231 acres clear first step toward preservation; Panel recommendation goes to commissioners and state board for OK


Parcels from three Carroll County farms cleared the first hurdle toward inclusion in the Maryland Agricultural Land Preservation Program yesterday.

Carroll County Planning and Zoning Commission recommended 230.78 acres from three farms for the state program, pending a public hearing before the county commissioners and state Board of Public Works for approval. If approved, the acreage would be designated preservation districts.

The designation would qualify the acres to be considered for permanent preservation through the sale of an easement to the state. In buying the easement, the state purchases all development rights. In the first step of this process, the owners become eligible to sell an easement, but are not obligated to do so.

The owners must commit to allowing no development of the preservation districts for at least five years. At the end of the five years, they may request removal of the land from the program if the state has not purchased an easement on it by then.

List of farms

The farms recommended yesterday are:

At 4049 N. Stone Road in Taneytown, 36 acres owned by Charles M. Hahn Jr. and Elizabeth K. Hahn.

At 6388 Keysville Road in Keymar, 78.23 acres owned by William F. and Shirley R. Hamilton.

At 3913 Millers Station Road in Manchester, 116.55 acres owned by John E. Weber Jr. and Elizabeth B. Weber.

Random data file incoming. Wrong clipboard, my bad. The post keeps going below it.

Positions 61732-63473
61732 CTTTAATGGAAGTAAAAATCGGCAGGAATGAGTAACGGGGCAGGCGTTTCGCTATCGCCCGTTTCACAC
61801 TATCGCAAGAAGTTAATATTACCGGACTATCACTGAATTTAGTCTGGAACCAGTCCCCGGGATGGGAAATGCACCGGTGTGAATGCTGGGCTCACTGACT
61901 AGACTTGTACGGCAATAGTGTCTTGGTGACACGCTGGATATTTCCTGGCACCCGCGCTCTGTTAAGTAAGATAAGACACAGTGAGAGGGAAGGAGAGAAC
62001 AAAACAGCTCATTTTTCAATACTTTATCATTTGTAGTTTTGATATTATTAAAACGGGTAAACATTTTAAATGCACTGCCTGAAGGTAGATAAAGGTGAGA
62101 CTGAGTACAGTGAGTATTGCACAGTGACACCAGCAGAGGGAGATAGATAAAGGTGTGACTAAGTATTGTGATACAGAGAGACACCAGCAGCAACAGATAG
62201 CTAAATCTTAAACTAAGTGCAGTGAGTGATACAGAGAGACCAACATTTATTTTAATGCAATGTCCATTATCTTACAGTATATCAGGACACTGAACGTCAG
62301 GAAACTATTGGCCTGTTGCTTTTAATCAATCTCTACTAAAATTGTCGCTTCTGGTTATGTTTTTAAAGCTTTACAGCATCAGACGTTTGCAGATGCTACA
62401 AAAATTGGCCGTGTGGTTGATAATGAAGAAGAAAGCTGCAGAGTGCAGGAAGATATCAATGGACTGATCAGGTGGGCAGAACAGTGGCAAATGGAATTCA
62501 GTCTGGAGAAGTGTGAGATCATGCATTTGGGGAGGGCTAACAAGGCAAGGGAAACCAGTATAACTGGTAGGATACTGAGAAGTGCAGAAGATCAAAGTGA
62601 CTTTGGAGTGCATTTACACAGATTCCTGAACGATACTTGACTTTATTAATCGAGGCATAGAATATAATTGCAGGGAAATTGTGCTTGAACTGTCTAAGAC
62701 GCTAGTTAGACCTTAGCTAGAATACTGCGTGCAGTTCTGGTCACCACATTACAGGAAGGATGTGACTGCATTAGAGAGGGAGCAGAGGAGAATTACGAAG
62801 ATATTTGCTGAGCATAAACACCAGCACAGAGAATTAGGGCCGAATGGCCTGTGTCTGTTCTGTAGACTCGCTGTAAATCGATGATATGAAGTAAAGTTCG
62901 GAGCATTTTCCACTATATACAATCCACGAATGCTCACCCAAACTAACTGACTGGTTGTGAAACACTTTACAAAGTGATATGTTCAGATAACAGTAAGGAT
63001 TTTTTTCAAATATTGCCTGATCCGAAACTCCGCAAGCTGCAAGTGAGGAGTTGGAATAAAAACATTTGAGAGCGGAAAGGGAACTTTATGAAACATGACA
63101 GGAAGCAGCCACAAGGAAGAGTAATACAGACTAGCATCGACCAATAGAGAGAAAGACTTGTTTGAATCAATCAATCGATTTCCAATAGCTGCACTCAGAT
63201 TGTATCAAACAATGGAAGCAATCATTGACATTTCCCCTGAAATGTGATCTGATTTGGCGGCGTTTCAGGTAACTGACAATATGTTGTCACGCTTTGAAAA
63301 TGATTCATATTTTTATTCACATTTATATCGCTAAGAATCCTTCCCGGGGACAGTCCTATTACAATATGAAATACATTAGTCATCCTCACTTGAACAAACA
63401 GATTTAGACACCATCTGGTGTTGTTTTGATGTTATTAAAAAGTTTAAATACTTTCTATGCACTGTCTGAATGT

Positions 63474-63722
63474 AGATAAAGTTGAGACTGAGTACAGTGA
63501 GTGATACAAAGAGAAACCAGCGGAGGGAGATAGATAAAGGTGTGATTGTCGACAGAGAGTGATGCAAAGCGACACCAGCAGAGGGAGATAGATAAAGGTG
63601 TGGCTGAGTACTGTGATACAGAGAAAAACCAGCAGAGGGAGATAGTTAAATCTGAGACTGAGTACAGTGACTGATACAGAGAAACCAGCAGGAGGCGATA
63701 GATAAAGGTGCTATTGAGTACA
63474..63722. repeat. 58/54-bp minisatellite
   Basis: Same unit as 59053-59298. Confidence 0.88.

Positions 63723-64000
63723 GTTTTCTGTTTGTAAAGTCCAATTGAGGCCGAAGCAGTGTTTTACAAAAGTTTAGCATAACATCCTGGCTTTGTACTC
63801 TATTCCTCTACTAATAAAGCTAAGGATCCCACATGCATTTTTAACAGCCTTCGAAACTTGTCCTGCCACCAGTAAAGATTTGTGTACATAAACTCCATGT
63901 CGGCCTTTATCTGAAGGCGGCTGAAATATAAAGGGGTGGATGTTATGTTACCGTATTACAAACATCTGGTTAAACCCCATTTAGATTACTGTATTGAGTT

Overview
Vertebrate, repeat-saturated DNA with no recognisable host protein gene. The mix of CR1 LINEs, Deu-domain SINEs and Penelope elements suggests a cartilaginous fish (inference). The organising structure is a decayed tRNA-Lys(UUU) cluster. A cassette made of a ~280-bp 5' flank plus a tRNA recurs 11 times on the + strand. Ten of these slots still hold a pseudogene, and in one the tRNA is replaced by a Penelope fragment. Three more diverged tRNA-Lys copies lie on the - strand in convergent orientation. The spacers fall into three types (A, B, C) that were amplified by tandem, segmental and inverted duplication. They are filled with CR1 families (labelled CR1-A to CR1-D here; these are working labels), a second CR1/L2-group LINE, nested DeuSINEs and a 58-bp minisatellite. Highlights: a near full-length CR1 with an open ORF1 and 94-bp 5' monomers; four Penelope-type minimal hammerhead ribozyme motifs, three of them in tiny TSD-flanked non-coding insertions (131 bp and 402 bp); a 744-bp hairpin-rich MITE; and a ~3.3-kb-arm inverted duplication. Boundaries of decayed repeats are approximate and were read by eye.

Planning commission member Maurice E. Wheatley asked whether part of the Weber farm was in the path of a bypass the county hopes to persuade the state to build around Manchester.

Three acres of the Weber farm are in the path of the proposed bypass, but entering the land in the preservation program would not prevent the 3-acre portion from being removed if the bypass is built, said Brenda Black of the county's agricultural land preservation office. Black said the state's preservation laws allow land to be removed from the program if needed for public use.

National leader

Carroll County is one of the leaders nationwide in agricultural preservation. Through the state preservation program, which began in the 1970s, the county has preserved 29,971 acres of farmland through permanent easements, with another 47,583 acres designated as preservation districts.

A tour of four bus loads of farm-preservation advocates from Indiana, Michigan and Ohio visited Carroll County and other Maryland, Pennsylvania and New Jersey farms last month to learn about the mid-Atlantic states' preservation programs.

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